The South African Medical Association (SAMA) is calling for tighter lockdown measures to be implemented as a matter of urgency as the country battles a third wave of coronavirus.
The call came as the National Coronavirus Command Council was meeting with President Cyril Ramaphosa today on the country’s response to the pandemic.
The President will communicate the outcomes of that meeting during a live address on Tuesday night.
President @CyrilRamaphosa will address the nation at 20h00 today, Tuesday, 15 June 2021, on developments in the country’s response to the COVID-19 pandemic. pic.twitter.com/lEriqUuki5
— Presidency | South Africa ?? (@PresidencyZA) June 15, 2021
In the last seven days, the country recorded over 52 000 COVID-19 new infections.
President Ramaphosa concerned about the surge in infections:
SAMA Chairperson, Dr Angelique Coetzee, has cautioned that further increases in the number of infections will severely impact healthcare facilities that are already taking strain.
“We are now at the point where you have to tell the patient walk into casualty and tell them you feel very sick. Our own colleagues will tell us there are no beds and don’t let the patient come here, send them elsewhere. And it took us a week and a half to get into the same mess that we have been seeing during December. It didn’t even take us four weeks,” she says.
“Well SAMA has said right from the very beginning it’s not enough, we should do much better. Even if you try now to block the taxi says you are going to take their livelihood, the restaurants are going to say that we are going to take their livelihoods away from them. I don’t know what people want us to do. And in the meantime you want me to treat you if you are sick? How do I treat you, if I can’t admit you in hospital?”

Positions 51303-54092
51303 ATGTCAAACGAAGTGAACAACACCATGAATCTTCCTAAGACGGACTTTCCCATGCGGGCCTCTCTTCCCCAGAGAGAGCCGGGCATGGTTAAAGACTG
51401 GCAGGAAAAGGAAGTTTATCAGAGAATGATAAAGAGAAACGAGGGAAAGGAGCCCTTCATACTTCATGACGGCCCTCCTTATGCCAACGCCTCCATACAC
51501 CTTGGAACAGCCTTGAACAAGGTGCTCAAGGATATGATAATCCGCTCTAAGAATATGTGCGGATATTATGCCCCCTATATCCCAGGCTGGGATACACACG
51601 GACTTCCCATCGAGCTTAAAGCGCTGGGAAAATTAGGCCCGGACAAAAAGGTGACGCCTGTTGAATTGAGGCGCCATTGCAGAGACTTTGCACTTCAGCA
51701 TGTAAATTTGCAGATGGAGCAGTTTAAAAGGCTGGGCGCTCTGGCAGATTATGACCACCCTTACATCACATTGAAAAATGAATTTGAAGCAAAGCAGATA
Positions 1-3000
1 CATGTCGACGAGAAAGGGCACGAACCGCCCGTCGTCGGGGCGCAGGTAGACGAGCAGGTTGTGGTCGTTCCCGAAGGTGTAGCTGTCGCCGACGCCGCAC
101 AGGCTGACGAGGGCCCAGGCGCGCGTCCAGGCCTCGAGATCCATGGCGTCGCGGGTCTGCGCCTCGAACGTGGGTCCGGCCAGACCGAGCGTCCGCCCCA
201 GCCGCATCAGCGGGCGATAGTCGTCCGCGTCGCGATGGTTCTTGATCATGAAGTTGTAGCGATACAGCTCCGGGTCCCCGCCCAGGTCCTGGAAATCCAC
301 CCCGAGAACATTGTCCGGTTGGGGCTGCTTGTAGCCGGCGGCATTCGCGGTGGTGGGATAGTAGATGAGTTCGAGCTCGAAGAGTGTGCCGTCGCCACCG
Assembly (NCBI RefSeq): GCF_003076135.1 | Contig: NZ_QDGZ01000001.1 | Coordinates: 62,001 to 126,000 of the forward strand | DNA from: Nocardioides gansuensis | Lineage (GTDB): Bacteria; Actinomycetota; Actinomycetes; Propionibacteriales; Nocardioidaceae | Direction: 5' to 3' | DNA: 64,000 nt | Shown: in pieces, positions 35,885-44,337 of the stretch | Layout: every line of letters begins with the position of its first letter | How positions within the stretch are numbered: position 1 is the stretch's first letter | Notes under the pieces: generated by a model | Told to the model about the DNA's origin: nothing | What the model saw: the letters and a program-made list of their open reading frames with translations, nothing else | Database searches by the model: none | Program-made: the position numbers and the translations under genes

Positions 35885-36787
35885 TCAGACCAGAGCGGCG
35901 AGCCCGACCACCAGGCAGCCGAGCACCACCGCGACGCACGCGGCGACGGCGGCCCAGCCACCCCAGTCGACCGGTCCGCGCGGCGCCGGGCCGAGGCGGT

Dr Coetzee says they have also noted a delay in obtaining approvals from medical schemes for the treatment of COVID-19 patients. She says in the private sector, there’s a delay in asking medical schemes to approve patients that need oxygen urgently.
“It takes us nearly a day before we get approvals from the medical schemes. So either they are inundated with requests or they are also not working fast enough to help and assist us, because there is no beds,” says Coetzee.
On the other hand, the National Liquor Traders Association is hoping government won’t ban the sale of liquor when the President addresses the nation tonight.
It is calling on government to work with business and civil society to improve COVID-19 compliance in order to avoid restrictions on the sale of alcohol.
“The liquor industry has taken the initiative and pulled out all stops to ensure that there is maximum compliance with COVID-19 safety protocols instead of simply leaving it to government to manage. this model can work in other sectors too if government works with business and civil society to get the massage across,” says the association’s Convener, Lucky Ntimane.
The Watchdog discusses the third wave: